Opinion //

Netflix and Chile student activism

Declan Maher looks to examples across the sea for some #activist inspo

A bit over a year ago, unpopular weasel-boy Christopher Pyne tried and fucking failed to deregulate university fees. Then unpopular weasel-boy 2, Simon Birmingham tried again.

At times it might feel helpless fighting this Weasel Regime. How do we fight back? Why are their eyes so beady? Why are they so good at digging holes? But there’s heaps we can learn from the struggles of students internationally. One of the largest and most successful student movements in recent history has been in Chile.

The Chilean Winter was like a normal winter, but in Chile. It was also an upsurge of student struggle from 2011-2013 that challenged the highly neoliberal structure of the Chilean education system. This system is a legacy of Augusto Pinochet’s dictatorship. Under his rule, Chile had one of the most highly privatised governments in the world. As a result, 84% of all tertiary education in Chile is now for-profit (and 100% of technical education), and Chilean students pay on average three-to-five times more than other students in the OECD.

The Chilean Winter mobilised hundreds of thousands of high school students, university students and workers. Links were built between the student union (CONFECH), and Chile’s largest workers’ union, the CTU, which allowed the movement to reflect wider societal discontent.

The upsurge also facilitated the election of a centre-left coalition of parties led by the Chilean Socialist Party, headed by Michelle Bachelet, who promised reforms of the education sector. Bachelet’s proposal was to subsidise education for low-income students, whilst still allowing for-profit institutions to operate alongside them. This two-tiered system of education is unpopular amongst students around much of the world – especially in the United States, where collective student debt is over $1 trillion.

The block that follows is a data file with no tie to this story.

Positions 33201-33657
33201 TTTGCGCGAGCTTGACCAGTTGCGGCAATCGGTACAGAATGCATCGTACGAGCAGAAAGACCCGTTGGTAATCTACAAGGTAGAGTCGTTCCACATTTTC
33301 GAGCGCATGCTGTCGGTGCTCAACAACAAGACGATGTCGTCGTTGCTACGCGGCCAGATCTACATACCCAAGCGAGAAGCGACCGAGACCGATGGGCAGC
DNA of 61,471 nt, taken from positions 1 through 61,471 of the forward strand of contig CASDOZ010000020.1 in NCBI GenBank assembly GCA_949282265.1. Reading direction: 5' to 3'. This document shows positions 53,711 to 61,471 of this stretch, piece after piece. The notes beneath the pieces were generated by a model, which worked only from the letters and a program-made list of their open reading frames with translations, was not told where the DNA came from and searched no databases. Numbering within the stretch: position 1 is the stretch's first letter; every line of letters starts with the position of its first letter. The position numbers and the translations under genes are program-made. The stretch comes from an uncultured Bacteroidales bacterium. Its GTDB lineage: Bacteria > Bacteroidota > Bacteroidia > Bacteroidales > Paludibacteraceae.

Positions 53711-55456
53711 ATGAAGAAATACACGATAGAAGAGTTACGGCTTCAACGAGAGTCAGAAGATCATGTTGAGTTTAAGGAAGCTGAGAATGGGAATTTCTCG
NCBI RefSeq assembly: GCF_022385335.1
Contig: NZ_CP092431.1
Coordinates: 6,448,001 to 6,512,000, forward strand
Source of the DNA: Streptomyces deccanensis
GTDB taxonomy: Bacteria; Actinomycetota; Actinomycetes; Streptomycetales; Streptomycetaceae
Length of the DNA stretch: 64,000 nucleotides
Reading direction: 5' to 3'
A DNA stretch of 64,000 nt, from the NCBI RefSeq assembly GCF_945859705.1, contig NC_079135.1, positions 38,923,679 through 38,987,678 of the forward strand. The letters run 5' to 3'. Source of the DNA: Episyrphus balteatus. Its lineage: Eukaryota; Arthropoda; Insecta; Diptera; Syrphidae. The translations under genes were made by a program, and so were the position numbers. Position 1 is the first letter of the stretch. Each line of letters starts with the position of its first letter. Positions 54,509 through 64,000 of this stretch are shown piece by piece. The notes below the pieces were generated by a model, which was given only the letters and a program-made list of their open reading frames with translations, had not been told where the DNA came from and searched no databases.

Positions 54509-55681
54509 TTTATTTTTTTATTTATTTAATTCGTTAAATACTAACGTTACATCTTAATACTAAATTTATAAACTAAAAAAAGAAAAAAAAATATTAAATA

As such, the demands of Chile’s students and teachers went further. They sought a complete

break of education from the market, and genuine democratisation of the management of education institutions, so they are run by teachers and students, not a government bureaucracy.

The protests are ongoing. The number of students projected to benefit from Bachelet’s reforms was recently downscaled by roughly half due to public spending cuts. In April this year, over 100,000 students and workers again took to the streets, condemning the government for failing to deliver on its promises.

One crucial reason why the Chilean student movement has continued growing since 2011 is the action and perspective of CONFECH. They didn’t simply tail a political party, or divert the energies of activists into elections. Instead, they prioritised nationally co-ordinated rallies and involved as many students as possible.

The evolving Chilean movement can teach us many things here in Australia. Crucially, that political independence from political parties of the establishment is an asset for student unions and movements.

The Chilean Winter also drove home that without mass movements championing the interest of students, there is very little counterweight to the greater pressure exerted by the establishment – vice-chancellors, politicians, CEOs and so on, who seek to squeeze every dollar they can from students.

I am sure that higher education will be free again someday. But that sure as fuck isn’t going to happen by sinking our hopes and energy into the election of damp Vita-Wheat Bill Shorten. It will happen when masses of students and workers give the powers that be no other choice, and shut down the schools, unis, workplaces until their demands are met.

We aren’t there right now, but someday we will be. We can start by defending what we already have. While Honi are heaps fascist and won’t let me plug this overtly, you should come along to the protest against $100,000 degrees, 1pm at Fisher Library on May 11. Find more info here. 

Art by Amandine Le Bellec

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